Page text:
Paper Presented at Cryptocurrency and Blockchain Policy making Workshop, July 4th – July 5th 2018, Kampala
LLB Hons (UCU) LLM (Wales) Dip Lp. LDC
Partner- Technology, Media, Telecommunications, Intellectual Property
A CASE FOR REGULATING BLOCKCHAIN & CRYPTOCURRENCY IN UGANDA
On Tuesday February 14th, 2017, Bank of Uganda, issued a press release that was circulated in the media, warning the general public about “One coin Digital Money’ operations in Uganda.
The statement by the Governor, warned that One Coin’s dealings in Cryptocurrency like Bitcoin, falls outside the regulatory Purview of the Central Bank.
Since the press release, the interest in Blockchain & Cryptocurrency has tripled. Although Uganda does not regulate Blockchain & cryptos, the general consensus is that regulators (like the Central Bank) need to clarify the place for Cryptocurrency and Blockchain in Uganda’s emerging Fin-tech economy.
This need is ever-so amplified, by the necessity to carefully reconcile Uganda’s laws on foreign currency with the Central Bank’s need to safeguard the stability and integrity of the financial sector.
WHAT IS BLOCKCHAIN?
A Blockchain is a continuously growing list of records, called blocks, which are linked and secured using cryptography. By design, Blockchains are inherently resistant to modification of the data. Once recorded, the data in any given block cannot be altered retroactively without the alteration of all subsequent blocks, which requires collusion of the network majority.
WHY USE BLOCKCHAIN?
Blockchain is currently viewed as the future of commerce due to the myriad of benefits it offers. In property and real estate for example, Blockchain has the potential to greatly reduce property fraud at a time when this has become a growing concern for Uganda’s land registry.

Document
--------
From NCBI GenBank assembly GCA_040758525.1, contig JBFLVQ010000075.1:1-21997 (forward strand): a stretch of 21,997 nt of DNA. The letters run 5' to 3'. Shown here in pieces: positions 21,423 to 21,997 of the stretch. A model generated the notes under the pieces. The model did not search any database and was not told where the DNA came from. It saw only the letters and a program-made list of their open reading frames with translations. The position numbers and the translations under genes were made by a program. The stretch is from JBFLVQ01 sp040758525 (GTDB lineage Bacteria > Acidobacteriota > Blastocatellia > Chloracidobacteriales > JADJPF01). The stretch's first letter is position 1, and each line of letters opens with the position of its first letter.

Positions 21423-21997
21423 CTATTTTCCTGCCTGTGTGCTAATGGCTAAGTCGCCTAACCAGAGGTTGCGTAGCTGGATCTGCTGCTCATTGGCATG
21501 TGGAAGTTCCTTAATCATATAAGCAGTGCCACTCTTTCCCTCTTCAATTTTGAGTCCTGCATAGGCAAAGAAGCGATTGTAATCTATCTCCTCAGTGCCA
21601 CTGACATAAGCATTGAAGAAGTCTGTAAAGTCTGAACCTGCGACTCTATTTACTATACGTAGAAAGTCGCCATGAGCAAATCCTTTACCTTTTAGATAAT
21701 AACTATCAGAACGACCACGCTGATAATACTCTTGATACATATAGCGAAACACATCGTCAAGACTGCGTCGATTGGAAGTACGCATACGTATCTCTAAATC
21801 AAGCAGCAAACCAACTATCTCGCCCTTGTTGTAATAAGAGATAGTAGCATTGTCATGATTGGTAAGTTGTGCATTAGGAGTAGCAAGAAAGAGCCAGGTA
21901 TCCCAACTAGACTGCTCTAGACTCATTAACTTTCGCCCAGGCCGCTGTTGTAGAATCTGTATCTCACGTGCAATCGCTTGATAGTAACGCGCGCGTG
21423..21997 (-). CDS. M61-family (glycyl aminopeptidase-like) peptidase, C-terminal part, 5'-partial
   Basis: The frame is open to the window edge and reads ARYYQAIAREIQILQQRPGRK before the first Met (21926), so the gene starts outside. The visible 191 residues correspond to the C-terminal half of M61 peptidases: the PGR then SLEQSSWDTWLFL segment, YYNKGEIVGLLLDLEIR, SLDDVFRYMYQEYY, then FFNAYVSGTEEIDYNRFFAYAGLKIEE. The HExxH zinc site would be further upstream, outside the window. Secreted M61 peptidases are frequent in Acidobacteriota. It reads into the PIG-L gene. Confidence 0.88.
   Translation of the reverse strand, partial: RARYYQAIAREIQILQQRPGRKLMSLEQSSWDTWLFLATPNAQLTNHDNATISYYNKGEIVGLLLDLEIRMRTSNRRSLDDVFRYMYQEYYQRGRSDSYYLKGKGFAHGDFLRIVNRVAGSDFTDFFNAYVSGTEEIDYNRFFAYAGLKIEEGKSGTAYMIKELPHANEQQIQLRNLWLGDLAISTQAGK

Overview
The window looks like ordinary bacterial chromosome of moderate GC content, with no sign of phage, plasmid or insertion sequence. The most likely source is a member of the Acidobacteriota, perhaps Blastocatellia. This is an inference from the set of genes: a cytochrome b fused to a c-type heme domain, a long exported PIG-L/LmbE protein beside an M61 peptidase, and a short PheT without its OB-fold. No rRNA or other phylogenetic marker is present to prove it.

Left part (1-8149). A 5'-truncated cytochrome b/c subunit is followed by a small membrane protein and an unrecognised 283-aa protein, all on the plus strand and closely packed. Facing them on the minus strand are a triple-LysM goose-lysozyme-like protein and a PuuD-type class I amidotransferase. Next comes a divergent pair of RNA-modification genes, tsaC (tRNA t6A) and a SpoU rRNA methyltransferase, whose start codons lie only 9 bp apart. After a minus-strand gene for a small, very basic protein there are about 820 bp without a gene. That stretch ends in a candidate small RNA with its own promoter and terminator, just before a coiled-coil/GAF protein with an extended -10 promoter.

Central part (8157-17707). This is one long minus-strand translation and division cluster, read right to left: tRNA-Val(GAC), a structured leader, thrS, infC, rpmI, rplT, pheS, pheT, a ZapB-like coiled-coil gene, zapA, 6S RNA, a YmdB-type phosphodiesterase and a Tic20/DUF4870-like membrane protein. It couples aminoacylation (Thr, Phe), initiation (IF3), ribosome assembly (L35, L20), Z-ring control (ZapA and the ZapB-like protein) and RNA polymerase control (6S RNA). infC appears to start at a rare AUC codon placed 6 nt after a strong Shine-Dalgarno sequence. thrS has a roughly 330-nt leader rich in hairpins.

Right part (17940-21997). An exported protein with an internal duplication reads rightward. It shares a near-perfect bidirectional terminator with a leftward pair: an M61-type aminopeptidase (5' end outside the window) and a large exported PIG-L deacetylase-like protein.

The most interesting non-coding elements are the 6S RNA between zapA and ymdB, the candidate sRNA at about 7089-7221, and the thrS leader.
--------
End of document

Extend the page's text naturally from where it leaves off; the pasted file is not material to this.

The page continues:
This is premised on the nature of the technology that does not allow alteration of records once entered and it requires collusion from all network users.
Blockchain offers a unique code for each property and this code is linked to a smart key which is only held by the owner. Transfer of the property would then require surrender of the smart key by the owner and without it, a transfer of property cannot be effected.
The use of Blockchain to record property transactions could also produce more effective property management as information could be reviewed in real time with less on-going management time required.
Blockchain technology also underpins ‘smart contracts’ , which are programmable contracts that self-execute when certain conditions are met, and offer the possibility that transactions could complete much more quickly when combined with a Blockchain registry.
For instance, title to the property could be transferred to the purchaser automatically on receipt of funds into the vendor’s account. The result would also be to speed up the registration process. With the ledger updating immediately, the registration gap would be eliminated. This, in turn, would also lead to greater efficiencies and cost savings for land registries.
Countries have long considered, explored and implemented Blockchain technology in their land registries. States like Ukraine, Georgia, Sweden and Ghana are actively exploring Blockchain based land registries.
Cryptocurrency on the other hand, is electronic currency that allows transactions to be performed without banks or any other middlemen. Despite some risks, it is a very interesting and dynamic technology that may change how eCommerce will be conducted in the future.
When it comes to eCommerce, cryptocurrencies like bitcoins are a secure payment mode. They can be used to securely purchase items or transfer money across borders quicker and more efficiently.
Online Stores like Expedia, Microsoft & Virgin Galactic have embraced Bitcoin as a form of digital currency . Recently, Bitpesa in Kenya, announced a B2B service that allows business owners in Tanzania, Kenya, Uganda & Nigeria to send and receive payments within and outside Africa . Bitpesa has since had a falling out with Safaricom, that declined to host the Bitpesa, Bitcoin service on their platform.